The antenna receives the electrical pulse produced by the control unit, amplifies it and transmits it into the ground or other medium at a particular frequency. Antenna frequency is one major factor in depth penetration. The higher the frequency of the antenna, the shallower into the ground it will penetrate. A higher frequency antenna will also ‘see’ smaller targets. Antenna choice is one of the most important factors in survey design. The following table shows antenna frequency, approximate depth penetration and appropriate application.


Radar energy is not emitted from the antenna in a straight line. It is emitted in a cone shape (picture on left). The two-way travel time for energy at the leading edge of the cone is longer than for energy directly beneath the antenna. This is because the leading edge of the cone represents the hypotenuse of a right triangle.


Since it takes longer for that energy to be received, it is recorded farther down in the profile. As the antenna is moved over a target, the distance between the two decreases until the antenna is over the target and increases as the antenna is moved away. It is for this reason that a single target will appear in the data as a hyperbola, or inverted “U.” The target is actually at the peak amplitude of the positive wavelet.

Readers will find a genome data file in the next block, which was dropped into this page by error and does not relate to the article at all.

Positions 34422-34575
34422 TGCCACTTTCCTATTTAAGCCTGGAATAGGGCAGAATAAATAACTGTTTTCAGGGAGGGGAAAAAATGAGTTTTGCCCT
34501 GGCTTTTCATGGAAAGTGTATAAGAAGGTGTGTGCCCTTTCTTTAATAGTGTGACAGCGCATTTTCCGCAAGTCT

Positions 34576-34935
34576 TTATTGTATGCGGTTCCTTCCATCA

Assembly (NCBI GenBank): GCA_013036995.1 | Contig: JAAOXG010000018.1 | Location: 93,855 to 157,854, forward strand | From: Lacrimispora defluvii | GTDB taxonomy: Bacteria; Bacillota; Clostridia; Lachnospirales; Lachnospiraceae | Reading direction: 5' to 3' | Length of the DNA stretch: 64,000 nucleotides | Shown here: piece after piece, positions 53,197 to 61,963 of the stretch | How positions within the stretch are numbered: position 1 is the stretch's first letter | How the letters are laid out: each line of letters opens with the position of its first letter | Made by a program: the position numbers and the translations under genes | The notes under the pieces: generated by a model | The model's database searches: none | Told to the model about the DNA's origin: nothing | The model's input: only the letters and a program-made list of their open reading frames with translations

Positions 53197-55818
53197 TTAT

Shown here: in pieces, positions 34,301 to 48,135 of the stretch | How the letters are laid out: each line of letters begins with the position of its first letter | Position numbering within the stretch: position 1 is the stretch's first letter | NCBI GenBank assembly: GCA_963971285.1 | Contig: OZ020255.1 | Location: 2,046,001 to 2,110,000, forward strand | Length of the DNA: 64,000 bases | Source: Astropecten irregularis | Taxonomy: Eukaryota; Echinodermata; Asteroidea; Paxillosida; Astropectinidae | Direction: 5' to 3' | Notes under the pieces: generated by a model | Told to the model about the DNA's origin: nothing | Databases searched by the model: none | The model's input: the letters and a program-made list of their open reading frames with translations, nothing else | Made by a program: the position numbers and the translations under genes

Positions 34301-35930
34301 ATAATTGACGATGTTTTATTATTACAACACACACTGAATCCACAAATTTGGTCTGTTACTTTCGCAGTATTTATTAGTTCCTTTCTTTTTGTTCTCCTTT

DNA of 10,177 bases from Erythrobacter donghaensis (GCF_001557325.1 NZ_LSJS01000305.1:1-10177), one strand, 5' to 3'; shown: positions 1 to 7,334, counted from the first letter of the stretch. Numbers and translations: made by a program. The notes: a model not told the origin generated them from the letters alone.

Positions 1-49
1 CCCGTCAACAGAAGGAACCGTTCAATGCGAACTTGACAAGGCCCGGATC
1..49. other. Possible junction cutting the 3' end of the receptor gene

Three-dimensional imaging

Individual lines of GPR data represent a sectional (profile) view of the subsurface. Multiple lines of data systematically collected over an area may be used to construct three-dimensional or tomographic images. Data may be presented as three-dimensional blocks, or as horizontal or vertical slices. Horizontal slices (known as “depth slices” or “time slices”) are essentially planview maps isolating specific depths. Time-slicing has become standard practice in archaeological applications, because horizontal patterning is often the most important indicator of cultural activities